Watts, an Australian actress ("Flirting"), is splendid, peeling off one psychological layer after another. The rest of the cast is impressive as well, easily moving from noir archetype to enigmatic naturalism and back again. Familiar Hollywood faces keep popping up: Miller, Diane Baker, Lee Grant, Chad Everett, Billy Ray Cyrus, Monty Montgomery (in a blood-chilling cameo) and, as a truculent cop, Robert Forster. The same local gangsters pursuing Rita (played by a motley crew that includes Dan Hedaya and the film's composer, Angelo Badalementi) are seen harassing an obstinate young film director, Adam Kesher (Justin Theroux), pressuring him to hire as his star an actress he doesn't want named Camilla Rhodes. When he refuses, ignoring their menacing command that "This is the girl," Adam's life begins to disintegrate.
In the film's strangest and most stunning sequence, Betty and Rita wind up in a threadbare, nearly empty nightclub, with a hypnotically awful emcee and lip-synching performers, one of whom gives a devastating rendition of Roy Orbison's "Crying" and collapses on stage. Earlier on, two suspiciously clean-cut men are shown in a tacky, sunny L.A. diner, one relating a terrifying dream about a monstrous man who appears in the diner's parking lot a dream that begins to come true in real life.
But what exactly is "real life" in "Mulholland Drive"? Just when we think we've found our way around this labyrinth, Betty opens up an actual magic blue box, and we're thrown into a new nightmare. All the characters reappear again, this time with new names and personalities in entirely new situations but with the same recurring backdrops.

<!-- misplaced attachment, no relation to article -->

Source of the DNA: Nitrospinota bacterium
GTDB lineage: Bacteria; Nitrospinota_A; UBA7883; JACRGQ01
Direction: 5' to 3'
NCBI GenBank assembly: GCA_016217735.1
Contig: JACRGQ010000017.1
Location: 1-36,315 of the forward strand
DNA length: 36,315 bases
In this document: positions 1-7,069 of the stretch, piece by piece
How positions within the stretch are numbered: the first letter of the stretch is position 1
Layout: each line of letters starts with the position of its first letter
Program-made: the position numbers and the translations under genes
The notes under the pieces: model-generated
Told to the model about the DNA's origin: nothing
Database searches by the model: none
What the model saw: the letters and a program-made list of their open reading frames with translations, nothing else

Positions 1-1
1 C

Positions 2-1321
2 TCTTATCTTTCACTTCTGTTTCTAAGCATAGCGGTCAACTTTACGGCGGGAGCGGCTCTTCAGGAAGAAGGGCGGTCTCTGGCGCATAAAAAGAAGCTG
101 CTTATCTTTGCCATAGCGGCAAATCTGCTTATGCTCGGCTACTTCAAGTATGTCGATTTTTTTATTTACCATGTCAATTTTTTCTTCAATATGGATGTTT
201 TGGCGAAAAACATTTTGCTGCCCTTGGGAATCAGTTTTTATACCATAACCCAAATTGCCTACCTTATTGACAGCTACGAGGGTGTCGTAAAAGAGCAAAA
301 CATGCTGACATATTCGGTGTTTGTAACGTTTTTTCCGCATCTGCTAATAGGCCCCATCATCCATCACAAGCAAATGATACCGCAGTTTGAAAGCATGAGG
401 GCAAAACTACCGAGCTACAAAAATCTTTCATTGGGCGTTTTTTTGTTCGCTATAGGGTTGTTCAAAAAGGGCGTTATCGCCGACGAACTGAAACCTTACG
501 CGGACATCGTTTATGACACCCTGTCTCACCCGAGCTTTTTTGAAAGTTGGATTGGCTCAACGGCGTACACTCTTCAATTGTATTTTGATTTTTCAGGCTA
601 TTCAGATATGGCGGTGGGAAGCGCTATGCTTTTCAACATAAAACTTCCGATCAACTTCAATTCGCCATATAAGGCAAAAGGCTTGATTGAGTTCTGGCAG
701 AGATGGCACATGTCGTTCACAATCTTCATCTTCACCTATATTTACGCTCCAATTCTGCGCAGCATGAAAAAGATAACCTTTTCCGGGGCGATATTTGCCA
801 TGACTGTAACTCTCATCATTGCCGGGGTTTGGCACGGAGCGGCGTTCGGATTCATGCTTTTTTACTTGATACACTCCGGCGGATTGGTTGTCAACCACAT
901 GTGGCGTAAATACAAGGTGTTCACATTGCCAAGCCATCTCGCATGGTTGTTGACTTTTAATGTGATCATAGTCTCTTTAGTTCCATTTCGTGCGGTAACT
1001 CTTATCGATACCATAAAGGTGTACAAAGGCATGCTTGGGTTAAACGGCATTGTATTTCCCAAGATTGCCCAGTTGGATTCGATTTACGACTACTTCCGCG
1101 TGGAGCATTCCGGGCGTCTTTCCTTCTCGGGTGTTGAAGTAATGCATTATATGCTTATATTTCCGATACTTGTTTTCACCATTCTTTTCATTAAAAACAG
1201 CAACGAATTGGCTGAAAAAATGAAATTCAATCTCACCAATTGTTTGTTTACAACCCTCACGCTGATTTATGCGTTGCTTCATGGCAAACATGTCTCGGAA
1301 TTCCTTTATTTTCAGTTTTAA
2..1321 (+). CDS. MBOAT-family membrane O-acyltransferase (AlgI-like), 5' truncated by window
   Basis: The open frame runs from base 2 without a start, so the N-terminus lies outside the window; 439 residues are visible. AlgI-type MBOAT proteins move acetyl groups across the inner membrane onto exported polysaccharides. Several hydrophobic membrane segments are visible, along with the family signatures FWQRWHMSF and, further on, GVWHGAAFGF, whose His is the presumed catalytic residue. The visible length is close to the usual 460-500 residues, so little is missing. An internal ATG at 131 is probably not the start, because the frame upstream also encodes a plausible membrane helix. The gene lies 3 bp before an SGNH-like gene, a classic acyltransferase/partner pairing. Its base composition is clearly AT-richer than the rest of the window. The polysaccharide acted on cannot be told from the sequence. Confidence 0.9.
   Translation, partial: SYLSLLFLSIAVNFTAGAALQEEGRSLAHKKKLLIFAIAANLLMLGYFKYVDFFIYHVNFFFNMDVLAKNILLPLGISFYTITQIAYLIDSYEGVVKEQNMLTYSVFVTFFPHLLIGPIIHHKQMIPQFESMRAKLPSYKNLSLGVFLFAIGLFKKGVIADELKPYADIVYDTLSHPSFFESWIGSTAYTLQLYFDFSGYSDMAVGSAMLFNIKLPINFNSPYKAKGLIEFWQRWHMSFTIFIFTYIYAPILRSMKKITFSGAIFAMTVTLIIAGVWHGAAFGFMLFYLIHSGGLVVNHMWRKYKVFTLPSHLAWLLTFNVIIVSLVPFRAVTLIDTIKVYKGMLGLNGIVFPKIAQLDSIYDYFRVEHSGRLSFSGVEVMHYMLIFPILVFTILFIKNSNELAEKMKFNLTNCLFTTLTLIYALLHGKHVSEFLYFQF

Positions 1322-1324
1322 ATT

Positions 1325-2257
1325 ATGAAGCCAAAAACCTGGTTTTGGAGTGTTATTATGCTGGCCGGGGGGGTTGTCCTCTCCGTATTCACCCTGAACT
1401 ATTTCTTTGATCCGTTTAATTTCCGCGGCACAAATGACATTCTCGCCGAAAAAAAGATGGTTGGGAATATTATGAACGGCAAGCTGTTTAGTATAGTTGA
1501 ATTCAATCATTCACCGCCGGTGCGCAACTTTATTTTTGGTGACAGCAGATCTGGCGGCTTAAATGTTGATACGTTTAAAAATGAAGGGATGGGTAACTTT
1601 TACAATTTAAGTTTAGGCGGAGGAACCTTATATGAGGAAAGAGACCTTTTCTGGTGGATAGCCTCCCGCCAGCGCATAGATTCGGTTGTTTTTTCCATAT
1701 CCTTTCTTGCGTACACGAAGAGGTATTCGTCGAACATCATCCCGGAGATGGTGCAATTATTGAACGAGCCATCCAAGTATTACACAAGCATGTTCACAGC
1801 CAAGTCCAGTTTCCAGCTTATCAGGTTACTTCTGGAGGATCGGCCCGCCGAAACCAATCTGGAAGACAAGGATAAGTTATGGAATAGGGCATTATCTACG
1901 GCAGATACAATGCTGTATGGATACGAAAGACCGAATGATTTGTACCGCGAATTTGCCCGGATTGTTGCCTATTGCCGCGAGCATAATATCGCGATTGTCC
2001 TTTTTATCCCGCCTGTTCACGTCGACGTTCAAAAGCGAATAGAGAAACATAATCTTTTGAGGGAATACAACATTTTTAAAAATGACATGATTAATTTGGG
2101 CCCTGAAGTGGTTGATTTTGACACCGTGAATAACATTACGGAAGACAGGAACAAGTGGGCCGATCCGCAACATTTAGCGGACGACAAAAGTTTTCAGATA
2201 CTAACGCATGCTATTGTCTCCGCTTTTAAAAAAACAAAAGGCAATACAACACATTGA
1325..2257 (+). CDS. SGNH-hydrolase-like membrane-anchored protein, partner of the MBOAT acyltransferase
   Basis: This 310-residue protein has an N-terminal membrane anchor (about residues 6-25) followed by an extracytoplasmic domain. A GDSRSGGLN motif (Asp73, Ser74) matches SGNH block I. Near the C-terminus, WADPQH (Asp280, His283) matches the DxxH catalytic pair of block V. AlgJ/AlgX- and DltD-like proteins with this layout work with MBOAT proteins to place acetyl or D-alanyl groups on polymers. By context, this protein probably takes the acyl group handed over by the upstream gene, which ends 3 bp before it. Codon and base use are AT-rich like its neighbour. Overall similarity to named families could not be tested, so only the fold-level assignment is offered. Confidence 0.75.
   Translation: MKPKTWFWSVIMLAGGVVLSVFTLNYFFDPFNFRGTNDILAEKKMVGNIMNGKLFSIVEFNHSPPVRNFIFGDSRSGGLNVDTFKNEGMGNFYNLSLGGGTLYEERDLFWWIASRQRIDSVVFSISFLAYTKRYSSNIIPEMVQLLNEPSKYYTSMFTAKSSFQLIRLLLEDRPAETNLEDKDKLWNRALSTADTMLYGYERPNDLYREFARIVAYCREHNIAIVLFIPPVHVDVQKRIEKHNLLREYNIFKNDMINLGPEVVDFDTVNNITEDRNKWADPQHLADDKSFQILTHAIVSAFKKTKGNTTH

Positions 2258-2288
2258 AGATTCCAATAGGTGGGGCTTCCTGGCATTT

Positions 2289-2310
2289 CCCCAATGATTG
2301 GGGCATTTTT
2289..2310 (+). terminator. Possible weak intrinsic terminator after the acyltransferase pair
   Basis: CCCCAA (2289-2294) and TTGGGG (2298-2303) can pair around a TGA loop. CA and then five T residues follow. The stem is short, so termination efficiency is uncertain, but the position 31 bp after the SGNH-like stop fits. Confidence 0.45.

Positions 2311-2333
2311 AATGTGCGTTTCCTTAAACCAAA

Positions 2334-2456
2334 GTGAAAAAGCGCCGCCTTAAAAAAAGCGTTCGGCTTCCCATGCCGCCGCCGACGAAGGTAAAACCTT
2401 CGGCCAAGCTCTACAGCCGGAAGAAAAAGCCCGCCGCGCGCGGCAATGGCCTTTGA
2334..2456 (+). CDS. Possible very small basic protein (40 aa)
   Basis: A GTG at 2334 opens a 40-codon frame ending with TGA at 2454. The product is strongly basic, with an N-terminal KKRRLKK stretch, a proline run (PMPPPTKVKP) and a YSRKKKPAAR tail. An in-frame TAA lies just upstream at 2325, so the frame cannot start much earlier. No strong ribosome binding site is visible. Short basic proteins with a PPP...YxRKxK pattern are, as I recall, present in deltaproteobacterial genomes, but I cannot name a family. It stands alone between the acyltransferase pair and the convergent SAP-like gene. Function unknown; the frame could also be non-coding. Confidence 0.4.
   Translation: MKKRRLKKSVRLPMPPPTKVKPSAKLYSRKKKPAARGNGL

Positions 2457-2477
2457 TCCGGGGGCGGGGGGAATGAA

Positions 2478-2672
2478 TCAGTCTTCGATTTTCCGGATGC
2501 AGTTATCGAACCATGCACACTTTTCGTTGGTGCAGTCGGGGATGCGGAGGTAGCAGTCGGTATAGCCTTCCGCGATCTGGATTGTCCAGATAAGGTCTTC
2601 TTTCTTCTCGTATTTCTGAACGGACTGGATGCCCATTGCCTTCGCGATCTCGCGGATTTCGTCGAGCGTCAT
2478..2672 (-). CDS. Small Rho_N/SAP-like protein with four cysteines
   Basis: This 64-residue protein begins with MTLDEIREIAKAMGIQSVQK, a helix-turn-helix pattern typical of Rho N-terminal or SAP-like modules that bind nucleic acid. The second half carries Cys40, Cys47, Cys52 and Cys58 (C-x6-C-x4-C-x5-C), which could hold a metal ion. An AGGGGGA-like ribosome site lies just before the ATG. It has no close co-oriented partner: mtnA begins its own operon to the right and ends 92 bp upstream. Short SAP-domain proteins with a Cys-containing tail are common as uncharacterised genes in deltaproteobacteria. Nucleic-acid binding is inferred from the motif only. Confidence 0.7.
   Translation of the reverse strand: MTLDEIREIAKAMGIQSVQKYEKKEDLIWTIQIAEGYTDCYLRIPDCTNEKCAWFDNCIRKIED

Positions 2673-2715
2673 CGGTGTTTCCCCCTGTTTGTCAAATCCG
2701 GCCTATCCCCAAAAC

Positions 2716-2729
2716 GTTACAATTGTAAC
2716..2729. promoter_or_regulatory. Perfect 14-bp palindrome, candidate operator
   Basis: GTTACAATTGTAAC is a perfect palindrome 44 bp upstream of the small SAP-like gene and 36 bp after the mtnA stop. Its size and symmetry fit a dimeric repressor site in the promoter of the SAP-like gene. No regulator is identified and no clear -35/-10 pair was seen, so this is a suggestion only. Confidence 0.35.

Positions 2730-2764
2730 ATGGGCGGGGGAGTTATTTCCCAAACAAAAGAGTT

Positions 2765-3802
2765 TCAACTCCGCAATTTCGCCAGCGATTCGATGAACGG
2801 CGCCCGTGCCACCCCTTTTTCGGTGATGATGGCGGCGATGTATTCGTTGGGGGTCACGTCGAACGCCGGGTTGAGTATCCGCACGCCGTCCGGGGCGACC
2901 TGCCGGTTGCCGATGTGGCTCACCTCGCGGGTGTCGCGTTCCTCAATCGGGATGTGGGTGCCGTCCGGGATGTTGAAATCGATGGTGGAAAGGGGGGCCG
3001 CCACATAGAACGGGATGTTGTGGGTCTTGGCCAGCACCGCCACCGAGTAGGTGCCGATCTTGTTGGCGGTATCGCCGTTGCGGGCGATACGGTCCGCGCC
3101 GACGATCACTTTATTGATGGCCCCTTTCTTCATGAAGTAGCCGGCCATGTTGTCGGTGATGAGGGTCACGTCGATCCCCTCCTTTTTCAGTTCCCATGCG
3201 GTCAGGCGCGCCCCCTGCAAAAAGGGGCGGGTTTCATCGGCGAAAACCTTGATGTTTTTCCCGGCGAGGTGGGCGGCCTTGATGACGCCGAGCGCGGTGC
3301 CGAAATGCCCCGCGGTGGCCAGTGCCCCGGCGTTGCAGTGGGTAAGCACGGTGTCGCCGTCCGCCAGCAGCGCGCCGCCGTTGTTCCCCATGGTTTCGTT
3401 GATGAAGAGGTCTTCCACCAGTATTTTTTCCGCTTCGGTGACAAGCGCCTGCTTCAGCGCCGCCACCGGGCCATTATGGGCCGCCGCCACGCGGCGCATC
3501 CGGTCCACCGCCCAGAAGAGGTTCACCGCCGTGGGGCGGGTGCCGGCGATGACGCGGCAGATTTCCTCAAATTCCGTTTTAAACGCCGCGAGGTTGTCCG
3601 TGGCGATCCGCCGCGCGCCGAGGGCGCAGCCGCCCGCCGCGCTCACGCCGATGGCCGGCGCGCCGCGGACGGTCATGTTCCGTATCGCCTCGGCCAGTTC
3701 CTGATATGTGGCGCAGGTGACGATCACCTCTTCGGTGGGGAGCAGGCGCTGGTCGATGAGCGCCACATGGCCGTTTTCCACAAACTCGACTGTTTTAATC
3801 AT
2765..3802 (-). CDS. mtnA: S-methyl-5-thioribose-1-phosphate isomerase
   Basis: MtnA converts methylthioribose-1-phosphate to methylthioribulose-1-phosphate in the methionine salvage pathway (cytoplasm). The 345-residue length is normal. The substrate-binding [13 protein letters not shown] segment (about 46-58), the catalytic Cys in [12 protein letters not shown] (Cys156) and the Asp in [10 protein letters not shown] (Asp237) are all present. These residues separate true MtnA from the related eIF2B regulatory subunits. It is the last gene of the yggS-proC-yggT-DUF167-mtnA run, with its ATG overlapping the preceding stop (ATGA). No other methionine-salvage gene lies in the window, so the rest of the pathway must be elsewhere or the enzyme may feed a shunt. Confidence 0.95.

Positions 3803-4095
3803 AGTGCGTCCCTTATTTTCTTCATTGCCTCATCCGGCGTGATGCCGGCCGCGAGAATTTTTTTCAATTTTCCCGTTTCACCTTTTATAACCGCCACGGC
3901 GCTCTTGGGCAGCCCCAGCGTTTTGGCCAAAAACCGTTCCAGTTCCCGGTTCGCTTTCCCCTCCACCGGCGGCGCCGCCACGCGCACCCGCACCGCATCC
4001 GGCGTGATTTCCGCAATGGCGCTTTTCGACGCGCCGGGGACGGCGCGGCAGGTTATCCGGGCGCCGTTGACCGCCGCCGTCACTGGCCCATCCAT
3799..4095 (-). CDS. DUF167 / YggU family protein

Nobody creates cinematic nightmares like David Lynch, and "Mulholland Drive" which was originally conceived and partly filmed as a TV series pilot (which ABC rejected) is one of his most intense and scary. It's also one of his most baffling, bewildering many early viewers, so perhaps we should offer a key. (Movie fans who don't want to know too much beforehand should stop reading here.)
Lynch confirmed, when I talked to him at Cannes, that one section of "Mulholland Drive" is clearly intended as dream and another as reality though I'll leave it to you to decide which is which and why.
On another level, though, everything in "Mulholland Drive" is a nightmare. It's a portrayal of the Hollywood golden dream turning rancid, curdling into a poisonous stew of hatred, envy, sleazy compromise and soul-killing failure. This is the underbelly of our glamorous fantasies, and the area Lynch shows here is quite realistically portrayed. He gets the feel of these streets, sunlit and angst-ridden, exactly right.
In "Straight Story," Lynch gave us his vision a beautiful one of America's bedrock heartland rural community life. Here is his vision of the corrupt city, the bewitching, mercenary world of the movies and both the predatory moneymen who feed off them and the blind dreamers who flock to them like migratory birds seeking the warmth of the sun. These worlds the light of "Straight Story," the dark of "Mulholland Drive" are the extremes of Lynch's imaginary universe. Fascinatingly, he seems to love them both.
Directed and written by David Lynch; photographed by Peter Deming; edited by Mary Sweeney; production designed by Jack Fisk; music by Angelo Badalementi; produced by Mary Sweeney, Alain Sarde, Neal Edelstein, Michael Polaire, Tony Krantz. A Universal Focus release; opens Friday, Oct. 12. Running time: 2:26. MPAA rating: R (violence, language and some strong sexuality).
Betty Elms/Diane Selwyn Naomi Watts
Rita/Camilla Laura Harring
Adam Justin Theroux
Coco Ann Miller
Detective McKnight Robert Forster
Vincenzo Castigliane Dan Hedaya